Advocacy Blue Arrows

Communities Controlling Their Own Costs -
PA 312 and Mandatory Binding Arbitration

Source: The Detroit News

Editorial: Repeal laws favoring unions over taxpayers

June 13, 2007

Michigan could accomplish two things by repealing a pair of state laws that reflect Big Labor's stranglehold on the political process: It could generate money for covering the budget deficit, and it could send a strong signal that politicians now work for the people, not the unions.

These two statutes are among the most egregious examples of how public policy is crafted to appease powerful special interests and not to serve the needs of the public.

  • Act 312. This law, providing for binding arbitration of police and fire labor disputes, was written by Coleman A. Young in 1969 when he was in the state Legislature and currying favor from union bosses. But when Young left the Senate to become mayor of Detroit and had to sit across the bargaining table from those same unions, he came to regret the damage he'd done.

Current Mayor Kwame Kilpatrick is calling on lawmakers to change Act 312, and they should give him what he wants. The law has driven up the cost of public safety -- average pay for police and firefighters rose at double the rate of other municipal workers after its passage -- and forced communities to cut other services or raise taxes to meet the obligations of arbitrated contracts.

Under the act, if a city and its public safety unions can't come to an agreement, the dispute must go to an arbitration panel. On matters of pay and benefits, the panel must choose between the best offer from the city and the best offer from the union. There is no middle ground and no requirement that city finances be taken into consideration.

The act adds 5 percent to 10 percent to the cost of police and fire labor contracts, according to economists who have studied its impact.

Gov. Jennifer Granholm was asked point-blank during her appearance at the Detroit Regional Chamber's Mackinac Policy Conference whether she'd support a repeal of binding arbitration. She answered "Yes," much to the delight of her audience. But then she waffled into a discussion of modifying or softening the act, rather than its repeal.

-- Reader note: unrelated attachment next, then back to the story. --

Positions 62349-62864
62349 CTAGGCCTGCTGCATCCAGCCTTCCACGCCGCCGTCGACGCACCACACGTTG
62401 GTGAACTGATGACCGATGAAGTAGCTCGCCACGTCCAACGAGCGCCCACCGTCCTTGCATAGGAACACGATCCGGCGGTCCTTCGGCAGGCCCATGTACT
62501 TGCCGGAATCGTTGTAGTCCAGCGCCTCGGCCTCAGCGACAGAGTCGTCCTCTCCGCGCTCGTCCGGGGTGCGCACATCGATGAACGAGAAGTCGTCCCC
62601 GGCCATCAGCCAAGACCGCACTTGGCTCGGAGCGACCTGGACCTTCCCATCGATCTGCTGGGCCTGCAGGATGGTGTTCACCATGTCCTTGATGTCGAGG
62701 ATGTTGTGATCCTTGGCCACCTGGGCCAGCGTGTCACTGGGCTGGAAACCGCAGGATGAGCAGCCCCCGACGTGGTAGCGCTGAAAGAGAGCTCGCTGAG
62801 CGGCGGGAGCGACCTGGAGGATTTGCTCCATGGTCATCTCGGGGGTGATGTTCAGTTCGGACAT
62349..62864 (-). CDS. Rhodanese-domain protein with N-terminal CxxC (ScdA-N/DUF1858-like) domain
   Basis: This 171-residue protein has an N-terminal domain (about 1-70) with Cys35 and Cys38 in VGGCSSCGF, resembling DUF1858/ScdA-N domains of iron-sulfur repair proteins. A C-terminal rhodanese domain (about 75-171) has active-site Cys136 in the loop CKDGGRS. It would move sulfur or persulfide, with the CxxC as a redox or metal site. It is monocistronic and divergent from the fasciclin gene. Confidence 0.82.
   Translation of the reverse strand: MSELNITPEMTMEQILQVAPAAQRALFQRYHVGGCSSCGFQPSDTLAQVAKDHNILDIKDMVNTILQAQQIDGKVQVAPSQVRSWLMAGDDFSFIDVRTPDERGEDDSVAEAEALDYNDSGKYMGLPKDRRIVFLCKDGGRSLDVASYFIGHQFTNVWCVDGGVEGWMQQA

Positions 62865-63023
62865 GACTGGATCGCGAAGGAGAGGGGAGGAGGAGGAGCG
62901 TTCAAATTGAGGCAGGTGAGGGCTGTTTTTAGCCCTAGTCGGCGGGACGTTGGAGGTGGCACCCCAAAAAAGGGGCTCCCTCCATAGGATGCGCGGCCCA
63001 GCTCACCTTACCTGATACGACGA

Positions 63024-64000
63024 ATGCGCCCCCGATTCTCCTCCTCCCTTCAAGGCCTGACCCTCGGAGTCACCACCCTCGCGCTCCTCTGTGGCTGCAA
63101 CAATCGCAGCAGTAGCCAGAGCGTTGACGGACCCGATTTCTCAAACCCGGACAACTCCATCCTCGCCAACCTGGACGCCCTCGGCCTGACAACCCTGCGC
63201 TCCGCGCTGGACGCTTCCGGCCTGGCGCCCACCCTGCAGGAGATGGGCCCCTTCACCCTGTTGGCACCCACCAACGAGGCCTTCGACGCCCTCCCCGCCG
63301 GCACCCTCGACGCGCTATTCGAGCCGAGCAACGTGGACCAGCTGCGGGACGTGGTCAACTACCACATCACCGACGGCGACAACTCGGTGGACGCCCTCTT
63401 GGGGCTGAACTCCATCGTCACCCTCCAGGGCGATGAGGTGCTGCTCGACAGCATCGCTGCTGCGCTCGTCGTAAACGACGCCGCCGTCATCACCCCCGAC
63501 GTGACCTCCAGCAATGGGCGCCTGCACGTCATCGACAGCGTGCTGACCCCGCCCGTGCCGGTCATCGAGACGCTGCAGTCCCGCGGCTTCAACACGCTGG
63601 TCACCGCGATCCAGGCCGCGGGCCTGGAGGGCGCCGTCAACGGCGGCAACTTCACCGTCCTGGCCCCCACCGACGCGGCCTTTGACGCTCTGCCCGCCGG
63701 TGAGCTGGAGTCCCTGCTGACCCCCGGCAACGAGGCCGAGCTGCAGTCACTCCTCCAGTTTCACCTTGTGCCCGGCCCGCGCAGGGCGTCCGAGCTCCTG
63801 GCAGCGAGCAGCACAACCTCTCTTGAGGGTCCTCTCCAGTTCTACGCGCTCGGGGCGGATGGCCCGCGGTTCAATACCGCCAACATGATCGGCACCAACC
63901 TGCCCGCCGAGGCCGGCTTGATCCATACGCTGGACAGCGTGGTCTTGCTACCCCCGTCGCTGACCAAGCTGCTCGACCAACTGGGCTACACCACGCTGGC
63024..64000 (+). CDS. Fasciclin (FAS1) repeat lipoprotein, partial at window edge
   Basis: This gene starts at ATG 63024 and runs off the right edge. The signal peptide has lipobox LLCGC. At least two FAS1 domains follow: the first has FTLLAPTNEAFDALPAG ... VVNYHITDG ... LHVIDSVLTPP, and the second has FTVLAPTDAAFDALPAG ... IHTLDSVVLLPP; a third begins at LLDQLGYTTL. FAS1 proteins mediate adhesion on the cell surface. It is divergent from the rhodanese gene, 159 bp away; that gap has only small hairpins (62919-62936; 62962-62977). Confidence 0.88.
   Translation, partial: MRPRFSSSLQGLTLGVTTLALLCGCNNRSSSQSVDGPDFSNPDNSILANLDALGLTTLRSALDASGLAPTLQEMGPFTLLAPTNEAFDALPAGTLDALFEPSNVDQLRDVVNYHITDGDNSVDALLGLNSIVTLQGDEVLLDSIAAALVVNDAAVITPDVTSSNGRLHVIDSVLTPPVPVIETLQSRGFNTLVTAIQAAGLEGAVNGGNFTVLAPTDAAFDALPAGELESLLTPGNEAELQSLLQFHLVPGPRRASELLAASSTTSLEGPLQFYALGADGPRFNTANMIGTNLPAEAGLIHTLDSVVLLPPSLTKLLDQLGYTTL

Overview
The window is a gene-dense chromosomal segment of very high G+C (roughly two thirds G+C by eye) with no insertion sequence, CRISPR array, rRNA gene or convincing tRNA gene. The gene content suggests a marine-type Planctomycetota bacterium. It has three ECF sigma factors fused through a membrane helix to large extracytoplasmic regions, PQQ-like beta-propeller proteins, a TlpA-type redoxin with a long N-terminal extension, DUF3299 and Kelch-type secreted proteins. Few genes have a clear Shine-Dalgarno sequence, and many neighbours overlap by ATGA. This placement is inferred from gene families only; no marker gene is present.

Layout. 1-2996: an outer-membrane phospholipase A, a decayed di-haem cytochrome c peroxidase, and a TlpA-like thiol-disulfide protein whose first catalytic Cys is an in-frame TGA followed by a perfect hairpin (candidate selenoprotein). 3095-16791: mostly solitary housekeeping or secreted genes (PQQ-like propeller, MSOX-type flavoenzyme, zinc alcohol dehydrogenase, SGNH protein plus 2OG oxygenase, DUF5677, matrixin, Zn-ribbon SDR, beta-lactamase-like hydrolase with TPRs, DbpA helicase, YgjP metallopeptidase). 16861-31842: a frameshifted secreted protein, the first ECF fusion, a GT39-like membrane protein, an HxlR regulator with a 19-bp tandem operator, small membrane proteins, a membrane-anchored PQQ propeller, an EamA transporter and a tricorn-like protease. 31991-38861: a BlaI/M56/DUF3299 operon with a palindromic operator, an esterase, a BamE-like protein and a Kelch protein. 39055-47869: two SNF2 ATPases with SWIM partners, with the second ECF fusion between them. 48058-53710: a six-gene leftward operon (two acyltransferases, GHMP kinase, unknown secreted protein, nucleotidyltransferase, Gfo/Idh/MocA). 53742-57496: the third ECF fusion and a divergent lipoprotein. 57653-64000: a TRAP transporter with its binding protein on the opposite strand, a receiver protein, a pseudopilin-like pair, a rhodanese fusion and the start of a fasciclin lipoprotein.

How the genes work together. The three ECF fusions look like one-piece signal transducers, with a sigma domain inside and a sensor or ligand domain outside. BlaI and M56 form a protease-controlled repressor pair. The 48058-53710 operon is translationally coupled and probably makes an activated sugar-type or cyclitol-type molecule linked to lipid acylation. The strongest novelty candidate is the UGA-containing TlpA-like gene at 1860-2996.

Binding arbitration has cost the state taxpayers enough money. Other workers have to reach contracts through good-faith bargaining and under the weight of the financial conditions of the community. Public safety officers should be no different.

  • The Prevailing Wage Act. This law keeps school districts, municipalities and the state from getting the best deal for the taxpayer dollar. It requires that for all publicly financed construction projects, workers must be paid the equivalent of a union wage, whether or not they belong to a union.

The law, passed in 1965, adds an estimated 10 percent to the cost of all public construction work in Michigan.

And Michigan vigorously enforces the act, just this week establishing a Web site to list violators.

Neighboring Ohio has moved in the other direction. It repealed the prevailing wage law in 1997 for school construction projects. Savings in the first two years were estimated at $135 million on $2.7 billion in construction work. And school districts reported that the quality of the work either stayed the same or improved.

Michigan could expect similar savings, if not more, by repealing its prevailing wage law.

Elected officials have a fiduciary responsibility to taxpayers to use their dollars as prudently as possible.

By allowing binding arbitration and prevailing wage laws to remain on the books, Michigan's leaders are failing in that responsibility and making a bad budget situation worse.



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